Image courtesy to The Critical Thinking Consortium

2. Ethical Judgement:

Is what happened right and fair by the values and standards of the time? How about from our current values and standards? Explain.

Considering how after the Canadian prime minister implemented a head tax after he realized Canada didn’t need Chinese Canadian workers to build the railway, it can be inferred that the actions were right and fair by the value and standards of the time. If John A. MacDonald knew it was unjust to labour Chinese Canadians to the extent where they had to risk their lives, he would’ve never put the head tax into effect and instead showed some form of reparation for his past actions. That, however, never happened. 

In modern day Earth, it is extremely inequitable and racist to labour a certain group of minority– especially in a developed country–such as Canada. If the Chinese were to be forced to work for hours every day, lived in poor conditions such as camps and sleeping in tents or boxcars, and get paid no more than $2.50 each day today, the probability of protest and riots are immense. Since Canadians have the freedom of thought, belief, opinion and expression, including freedom of the press and other media of communication under the Canadian Charter of Rights, the likelihood of continuing to be forced under harsh labour is miniscule. For example, after the shooting that happened at Marjory Stoneman Douglas High School in Parkland, Florida, thousands of protestors were insisting stricter gun control laws and banning the private ownership of military weapons. A specific example in Canada would be the anti-Muslim and anti racist protestors voicing their views on a false claim that an Asian man cut of a Toronto girl’s hijab back in January 2018.


Image courtesy to The Critical Thinking Consortium

B. Social Studies Inquiry Processes:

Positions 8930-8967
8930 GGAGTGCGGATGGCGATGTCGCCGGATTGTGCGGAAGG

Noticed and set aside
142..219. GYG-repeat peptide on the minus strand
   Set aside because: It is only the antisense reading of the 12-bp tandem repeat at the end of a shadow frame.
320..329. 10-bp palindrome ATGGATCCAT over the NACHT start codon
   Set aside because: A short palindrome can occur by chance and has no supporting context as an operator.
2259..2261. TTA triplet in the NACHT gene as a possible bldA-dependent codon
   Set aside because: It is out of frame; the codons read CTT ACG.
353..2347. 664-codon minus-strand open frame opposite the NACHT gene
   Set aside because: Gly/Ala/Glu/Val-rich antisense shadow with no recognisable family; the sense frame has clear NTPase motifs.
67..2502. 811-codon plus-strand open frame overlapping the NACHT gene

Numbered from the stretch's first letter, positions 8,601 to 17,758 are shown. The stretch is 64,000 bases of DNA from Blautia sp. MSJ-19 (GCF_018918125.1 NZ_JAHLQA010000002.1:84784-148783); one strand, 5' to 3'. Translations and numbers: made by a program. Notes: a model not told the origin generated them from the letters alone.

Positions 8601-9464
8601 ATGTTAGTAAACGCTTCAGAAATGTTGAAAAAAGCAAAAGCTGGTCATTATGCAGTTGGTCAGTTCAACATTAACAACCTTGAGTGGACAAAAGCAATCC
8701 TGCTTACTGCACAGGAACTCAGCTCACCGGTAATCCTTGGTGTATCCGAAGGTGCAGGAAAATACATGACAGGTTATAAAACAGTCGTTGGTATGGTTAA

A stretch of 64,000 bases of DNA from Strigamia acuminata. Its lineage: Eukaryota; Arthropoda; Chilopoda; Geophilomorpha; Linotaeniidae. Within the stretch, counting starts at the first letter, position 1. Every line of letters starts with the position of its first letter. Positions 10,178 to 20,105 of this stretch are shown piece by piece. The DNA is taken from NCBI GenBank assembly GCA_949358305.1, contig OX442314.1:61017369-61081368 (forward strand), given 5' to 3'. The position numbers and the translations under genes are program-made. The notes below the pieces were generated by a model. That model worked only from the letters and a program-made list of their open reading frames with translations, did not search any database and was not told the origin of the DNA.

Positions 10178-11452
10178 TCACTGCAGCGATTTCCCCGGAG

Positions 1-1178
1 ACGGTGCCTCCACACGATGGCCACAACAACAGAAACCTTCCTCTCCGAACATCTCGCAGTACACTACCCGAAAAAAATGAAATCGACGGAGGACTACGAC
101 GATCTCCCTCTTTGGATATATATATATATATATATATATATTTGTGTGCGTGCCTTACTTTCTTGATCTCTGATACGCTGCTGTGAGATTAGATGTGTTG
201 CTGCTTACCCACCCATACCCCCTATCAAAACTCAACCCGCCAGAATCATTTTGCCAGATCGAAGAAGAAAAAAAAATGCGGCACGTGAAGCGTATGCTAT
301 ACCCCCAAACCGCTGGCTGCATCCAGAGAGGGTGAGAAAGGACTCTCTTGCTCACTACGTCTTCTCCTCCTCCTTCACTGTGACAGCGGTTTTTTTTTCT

What conclusions can you reach about your question, based on the research you conducted?

Culturally and socially, Chinese workers were heavily discriminated during the time the CPR was being built. However, things didn’t get any better after the CPR was completed. The Chinese continued to face discrimination even as their task was fulfilled and were either forever separated from their families or had to pay a head tax to bring them to Canada. When comparing Canada then versus now, it is evident that society has changed everyone for the better and things like hard labour don’t exist anymore.


Primary Sources:

Secondary Sources:

Socials DOL #1- Postnationalism

1. Choose an event from Canada’s past or present (social, political, environmental, or economic) and describe / illustrate (show cause and effect) how this event influenced / influences all four of the quadrants. Provide images / primary source evidence where possible.

One of the most significant historical events that happened in Canadian history which helped shape Canadian identity, would be, the passing of the Constitutional Act of 1982. Until then, Canada had an Act called the British North American Act which functioned the same way as a Constitution, but reflected Canada’s continuing close ties to Great Britain. Most changes to the British North American Act had to be passed by the Parliament of Great Britain up until 1982. As a result of passing, Canadian society took a great turn in two different ways. First, “every citizen of Canada [now had] the right to vote in an election of members of the House of Commons or of a legislative assembly and to be qualified for membership therein” (Canadian Charter of Rights). In Canada’s early years, only men who were property owners and over 21 years of age were eligible to vote. Although many have fought to gain the right to vote, it wasn’t until 1982 all citizens had their voices be heard. Politically and economically, the Constitutional Act preserved a Charter of Rights and Freedoms, which is “the highest law of the land”. Canadians were now allowed to amend our own Constitution without requiring approval from Britain thus, completing the unfinished business of Canadian independence. The Constitutional Act had no impact on influencing Canada’s view to recognize the right to a healthy environment as it did not mention the environment at all. As a result, “we rank 15th out of 17 large, wealthy, industrialized countries on a comprehensive index of environmental performance indicators” (Conference Board of Canada). Although the Constitutional Act of 1982 did bring social, political, and economic benefits, it did not change Canada’s environmental views for the better.